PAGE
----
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A feast from the Father
Mary Baker Eddy’s words, “Divine Love always has met and always will meet every human need” (Science and Health with Key to the Scriptures, p. 494), are seen on the walls of many Christian Science churches. From my early experiences in a Christian Science Sunday School and church, I was used to seeing this phrase regularly—it was one of my favorite passages. I liked the idea of God, divine Love, meeting our needs, and that there is no separation between God and His image and likeness, man. Even though circumstances may sometimes make us feel cut off from divine Love’s care, Mrs. Eddy’s statement assures us that, no matter what, we can always humbly turn to God and discover harmonious solutions.
Christ Jesus gave a great example of God’s tender, immediate care when he fed thousands of people, despite having been told moments before by his disciples that they had on hand only seven loaves of bread “and a few little fishes” (see Matthew 15:32–38). Right where lack of provisions seemed to be, Jesus acknowledged God’s ever-constant care for all and was grateful for it. Mrs. Eddy defines Christ as “the divine manifestation of God, which comes to the flesh to destroy incarnate error” (Science and Health, p. 583). The Christ is always showing us God’s loving care by removing the error of believing that we can lack anything from our Father-Mother, God, replacing this false belief with beautiful, harmonious ideas of divine Love, which unfold perfect harmony in our experience.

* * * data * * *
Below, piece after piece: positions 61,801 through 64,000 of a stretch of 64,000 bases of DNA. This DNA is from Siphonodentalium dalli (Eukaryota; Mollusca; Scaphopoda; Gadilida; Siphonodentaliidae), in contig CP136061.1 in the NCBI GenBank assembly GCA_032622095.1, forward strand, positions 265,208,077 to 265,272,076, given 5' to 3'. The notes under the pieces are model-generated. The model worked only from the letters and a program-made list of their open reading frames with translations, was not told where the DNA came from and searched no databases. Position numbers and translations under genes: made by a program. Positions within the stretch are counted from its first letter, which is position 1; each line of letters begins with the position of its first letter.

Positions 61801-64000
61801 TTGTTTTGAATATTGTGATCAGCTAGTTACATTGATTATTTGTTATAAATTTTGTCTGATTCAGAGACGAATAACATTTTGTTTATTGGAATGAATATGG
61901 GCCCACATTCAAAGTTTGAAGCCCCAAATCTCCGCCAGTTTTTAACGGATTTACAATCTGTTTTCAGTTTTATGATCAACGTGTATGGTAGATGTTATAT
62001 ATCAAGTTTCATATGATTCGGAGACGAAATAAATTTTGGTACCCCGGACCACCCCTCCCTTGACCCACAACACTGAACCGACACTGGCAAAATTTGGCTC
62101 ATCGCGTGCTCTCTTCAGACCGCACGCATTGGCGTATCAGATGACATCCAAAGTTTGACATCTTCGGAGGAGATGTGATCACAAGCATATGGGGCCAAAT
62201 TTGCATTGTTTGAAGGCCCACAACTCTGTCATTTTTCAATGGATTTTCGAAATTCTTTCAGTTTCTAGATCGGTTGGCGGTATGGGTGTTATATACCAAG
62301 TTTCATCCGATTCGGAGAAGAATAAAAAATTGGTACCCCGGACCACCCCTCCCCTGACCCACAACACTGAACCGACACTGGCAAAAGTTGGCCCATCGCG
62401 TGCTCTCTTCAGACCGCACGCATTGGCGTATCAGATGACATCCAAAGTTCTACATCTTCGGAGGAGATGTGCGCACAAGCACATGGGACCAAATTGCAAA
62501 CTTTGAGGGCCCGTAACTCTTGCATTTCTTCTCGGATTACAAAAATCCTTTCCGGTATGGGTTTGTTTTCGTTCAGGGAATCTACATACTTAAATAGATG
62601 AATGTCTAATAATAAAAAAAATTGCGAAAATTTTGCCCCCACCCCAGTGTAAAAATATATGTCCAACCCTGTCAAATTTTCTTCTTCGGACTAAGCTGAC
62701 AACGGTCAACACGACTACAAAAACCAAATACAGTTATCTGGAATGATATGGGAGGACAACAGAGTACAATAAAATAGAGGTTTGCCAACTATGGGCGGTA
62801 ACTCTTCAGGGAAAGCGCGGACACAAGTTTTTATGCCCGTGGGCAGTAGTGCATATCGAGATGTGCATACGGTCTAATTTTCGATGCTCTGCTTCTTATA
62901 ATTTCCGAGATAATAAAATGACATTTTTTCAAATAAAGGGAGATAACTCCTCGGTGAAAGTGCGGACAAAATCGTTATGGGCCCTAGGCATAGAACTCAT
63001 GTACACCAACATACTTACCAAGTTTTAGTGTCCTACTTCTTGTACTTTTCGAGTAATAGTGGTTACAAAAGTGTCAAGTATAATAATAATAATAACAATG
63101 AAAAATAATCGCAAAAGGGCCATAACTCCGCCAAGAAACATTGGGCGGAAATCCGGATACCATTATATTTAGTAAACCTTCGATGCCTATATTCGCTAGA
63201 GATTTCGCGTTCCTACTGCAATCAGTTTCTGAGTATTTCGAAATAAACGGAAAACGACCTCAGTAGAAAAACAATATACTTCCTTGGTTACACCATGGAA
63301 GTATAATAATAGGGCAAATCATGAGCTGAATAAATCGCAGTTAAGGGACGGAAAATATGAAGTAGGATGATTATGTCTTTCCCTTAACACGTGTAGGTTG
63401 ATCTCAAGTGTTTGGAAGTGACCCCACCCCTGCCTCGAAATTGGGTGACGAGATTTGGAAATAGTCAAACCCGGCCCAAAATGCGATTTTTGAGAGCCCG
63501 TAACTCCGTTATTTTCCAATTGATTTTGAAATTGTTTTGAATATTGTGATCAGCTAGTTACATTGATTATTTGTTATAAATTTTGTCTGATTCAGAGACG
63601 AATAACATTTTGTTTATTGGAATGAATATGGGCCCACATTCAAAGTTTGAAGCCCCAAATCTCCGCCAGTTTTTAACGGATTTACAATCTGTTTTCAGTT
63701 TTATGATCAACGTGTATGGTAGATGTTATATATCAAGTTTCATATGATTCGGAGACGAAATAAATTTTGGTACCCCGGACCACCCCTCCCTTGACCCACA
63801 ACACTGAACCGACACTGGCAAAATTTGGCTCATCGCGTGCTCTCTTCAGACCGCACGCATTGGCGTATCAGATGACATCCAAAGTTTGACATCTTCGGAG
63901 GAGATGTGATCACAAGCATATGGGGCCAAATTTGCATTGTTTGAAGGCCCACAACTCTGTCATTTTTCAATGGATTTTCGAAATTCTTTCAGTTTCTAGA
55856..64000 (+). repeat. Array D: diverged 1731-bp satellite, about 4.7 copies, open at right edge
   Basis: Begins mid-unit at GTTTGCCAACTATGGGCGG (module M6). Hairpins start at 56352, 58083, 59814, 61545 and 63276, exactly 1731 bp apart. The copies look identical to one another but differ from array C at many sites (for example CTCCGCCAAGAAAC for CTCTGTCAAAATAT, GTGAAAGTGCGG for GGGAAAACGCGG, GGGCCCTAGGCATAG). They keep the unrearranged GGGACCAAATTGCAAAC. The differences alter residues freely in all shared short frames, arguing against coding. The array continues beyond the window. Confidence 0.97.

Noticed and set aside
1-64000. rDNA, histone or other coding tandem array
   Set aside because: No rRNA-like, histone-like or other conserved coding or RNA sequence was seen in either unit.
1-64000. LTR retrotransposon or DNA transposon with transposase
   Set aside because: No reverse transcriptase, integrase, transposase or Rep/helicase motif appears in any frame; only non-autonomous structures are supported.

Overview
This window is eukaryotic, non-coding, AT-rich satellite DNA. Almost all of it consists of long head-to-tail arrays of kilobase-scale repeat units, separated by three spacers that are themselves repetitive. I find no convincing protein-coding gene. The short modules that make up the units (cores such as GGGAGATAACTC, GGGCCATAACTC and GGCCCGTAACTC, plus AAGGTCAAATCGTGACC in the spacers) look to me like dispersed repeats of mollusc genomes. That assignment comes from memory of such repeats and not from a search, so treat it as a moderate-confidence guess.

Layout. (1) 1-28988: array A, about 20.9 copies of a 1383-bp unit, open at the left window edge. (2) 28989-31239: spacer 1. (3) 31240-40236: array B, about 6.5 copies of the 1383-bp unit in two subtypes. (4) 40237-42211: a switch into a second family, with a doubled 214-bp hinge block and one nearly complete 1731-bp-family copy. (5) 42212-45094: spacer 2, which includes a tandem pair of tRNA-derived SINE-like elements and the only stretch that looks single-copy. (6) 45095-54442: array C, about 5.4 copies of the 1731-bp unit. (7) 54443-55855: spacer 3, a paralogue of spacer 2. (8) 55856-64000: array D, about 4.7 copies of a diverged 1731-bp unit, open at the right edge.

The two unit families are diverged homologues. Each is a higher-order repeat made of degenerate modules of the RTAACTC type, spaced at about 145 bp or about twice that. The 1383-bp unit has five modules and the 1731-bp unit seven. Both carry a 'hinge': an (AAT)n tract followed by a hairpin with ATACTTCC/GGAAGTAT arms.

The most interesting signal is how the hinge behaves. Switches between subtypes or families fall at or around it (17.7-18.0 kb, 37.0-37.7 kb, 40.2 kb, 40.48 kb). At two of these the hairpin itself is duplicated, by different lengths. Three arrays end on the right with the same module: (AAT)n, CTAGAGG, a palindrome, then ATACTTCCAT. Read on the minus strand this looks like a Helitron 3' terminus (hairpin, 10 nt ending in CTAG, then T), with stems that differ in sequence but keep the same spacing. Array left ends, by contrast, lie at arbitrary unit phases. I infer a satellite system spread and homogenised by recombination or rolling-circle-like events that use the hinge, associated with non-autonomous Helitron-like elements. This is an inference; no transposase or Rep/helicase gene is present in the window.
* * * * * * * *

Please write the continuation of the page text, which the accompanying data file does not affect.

This was made plain to me many years ago when I was working at a Christian Science nursing facility. My pay at the time was very modest, and I was living paycheck to paycheck. I carefully planned a budget and ensured that each month I stayed strictly within that budget. This all worked fine until one day when my car broke down and it needed expensive repairs. All my careful spending and budgeting were useless in light of this situation. I had to have the car in order to get to work, so going without was not an option. I went ahead with the car repairs but had to use all my available money to do so.
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About the author
Janet Tinsley lives in Kirkland, Washington.